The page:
Released in early 2015, the NH Capitol Corridor Study detailed the many benefits of rail expansion. With four NH commuter rail stops along the NH Capitol Corridor, passenger rail service would draw a minimum of 668,000 riders each year, leading to the creation of 5,600 permanent jobs supporting 3,600 new residential units along the corridor. Construction of the rail line would generate about 230 jobs, and an additional 3,400 construction jobs would be created to build the real estate development generated by rail. Beginning in 2030, 1,700 new jobs would be created every year due to the expansion of passenger rail.

“The single biggest thing state government can do to improve the business climate for businesses like Dyn or SilverTech is making commuter rail to Boston happen,” said Graham Chynoweth, Chief Operating Officer and Executive Vice President of SilverTech. “We need access to an expanded talent pool to compete and grow.  My message is short and simple: state government should act now.”

During the past year, the NH Rail Transit Authority has made substantial progress toward its goal of expanding passenger rail along the New Hampshire Capitol Corridor with lawmakers passing two key pieces of legislation. Senate Bill 63 streamlined NHRTA by decreasing the members of the board of directors and by creating an advisory board, which not only helps NHRTA operate more efficiently, but also improves its standing in the eyes of federal agencies looking to invest in rail expansion projects. In addition, Senate Bill 88 created a legislative commission that is studying public-private partnerships, which could ultimately create new funding sources for all infrastructure projects, including rail.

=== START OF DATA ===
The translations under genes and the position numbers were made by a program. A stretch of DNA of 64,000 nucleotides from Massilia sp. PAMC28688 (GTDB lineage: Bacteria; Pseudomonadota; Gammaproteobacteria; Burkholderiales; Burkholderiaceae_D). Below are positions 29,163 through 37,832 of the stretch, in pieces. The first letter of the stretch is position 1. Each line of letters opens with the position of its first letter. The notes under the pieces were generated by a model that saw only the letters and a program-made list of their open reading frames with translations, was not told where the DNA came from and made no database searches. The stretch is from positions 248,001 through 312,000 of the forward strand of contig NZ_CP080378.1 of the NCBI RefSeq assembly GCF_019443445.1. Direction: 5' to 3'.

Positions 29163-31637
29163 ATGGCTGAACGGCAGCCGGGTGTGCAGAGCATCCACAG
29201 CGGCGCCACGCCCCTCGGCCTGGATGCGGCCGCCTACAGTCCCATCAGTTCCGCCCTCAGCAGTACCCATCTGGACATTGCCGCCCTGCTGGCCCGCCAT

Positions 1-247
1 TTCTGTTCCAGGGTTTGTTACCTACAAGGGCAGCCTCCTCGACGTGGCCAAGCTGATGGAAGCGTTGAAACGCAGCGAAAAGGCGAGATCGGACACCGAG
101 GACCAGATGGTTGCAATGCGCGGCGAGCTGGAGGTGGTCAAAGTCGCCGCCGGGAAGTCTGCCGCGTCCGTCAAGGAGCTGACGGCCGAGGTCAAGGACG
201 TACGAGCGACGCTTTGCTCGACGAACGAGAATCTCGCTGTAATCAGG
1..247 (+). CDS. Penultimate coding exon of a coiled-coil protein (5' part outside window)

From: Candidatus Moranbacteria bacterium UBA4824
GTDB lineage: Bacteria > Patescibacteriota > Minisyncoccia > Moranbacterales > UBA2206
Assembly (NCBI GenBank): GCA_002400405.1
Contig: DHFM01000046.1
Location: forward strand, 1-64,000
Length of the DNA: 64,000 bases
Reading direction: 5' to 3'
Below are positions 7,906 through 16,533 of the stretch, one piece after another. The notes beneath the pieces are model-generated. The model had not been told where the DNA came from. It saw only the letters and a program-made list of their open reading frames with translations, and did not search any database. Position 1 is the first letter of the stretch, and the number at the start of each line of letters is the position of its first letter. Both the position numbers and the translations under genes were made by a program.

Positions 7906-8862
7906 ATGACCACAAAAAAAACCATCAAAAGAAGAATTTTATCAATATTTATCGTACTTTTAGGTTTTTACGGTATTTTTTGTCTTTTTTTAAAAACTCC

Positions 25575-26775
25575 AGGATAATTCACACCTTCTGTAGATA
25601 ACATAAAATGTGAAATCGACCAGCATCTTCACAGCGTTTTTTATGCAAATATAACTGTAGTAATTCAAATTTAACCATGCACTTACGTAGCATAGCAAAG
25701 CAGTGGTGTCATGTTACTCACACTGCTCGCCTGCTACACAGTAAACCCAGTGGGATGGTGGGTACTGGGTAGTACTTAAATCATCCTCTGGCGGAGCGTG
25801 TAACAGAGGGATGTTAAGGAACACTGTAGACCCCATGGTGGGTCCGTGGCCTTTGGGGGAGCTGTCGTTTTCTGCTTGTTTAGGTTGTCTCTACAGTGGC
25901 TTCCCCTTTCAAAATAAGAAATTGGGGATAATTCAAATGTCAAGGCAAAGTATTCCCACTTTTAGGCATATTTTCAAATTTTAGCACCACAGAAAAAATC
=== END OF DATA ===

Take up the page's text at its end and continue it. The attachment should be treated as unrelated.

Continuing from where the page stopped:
According to the NH Capitol Corridor Study results, the potential economic impacts from the Manchester Regional Rail Alternative include:

  • 5,600 permanent jobs supporting 3,600 new residential units
  • 1.9 million square feet in real estate development
  • 3,390 construction jobs would be created to build the real estate development generated by rail
  • 1,730 jobs would be created every year beginning in 2030
  • $750 million in real estate development would be added to the state’s output between 2021 and 2030, with reinvested earnings adding another $220 million per year beginning in 2030.

The Manchester Regional Rail Alternative carries a total investment of $245.6 million, but through a combination of 50 percent federal support and contributions from regional partners, New Hampshire’s investment is estimated to be $72 million. According to the Capital Corridor Study, the service is expected to require an annual investment of $11 million to account for debt service, operating and maintenance costs. Fare box revenues could reduce that figure by 50 percent and public-private partnerships could decrease costs even further.

Along with a station at the Manchester-Boston Regional Airport, the Manchester Regional Rail Alternative would establish a station in downtown Manchester on Granite Street, along with two stations in Nashua: a station at Crown Street and a station at either the Pheasant Lane Mall or on Spit Brook Road.

The House Public Works & Highways Committee is scheduled to meet on March 1 to take up this issue. A list of members is available here.

To learn more about efforts to expand passenger rail in New Hampshire, please visit www.nhrta.org.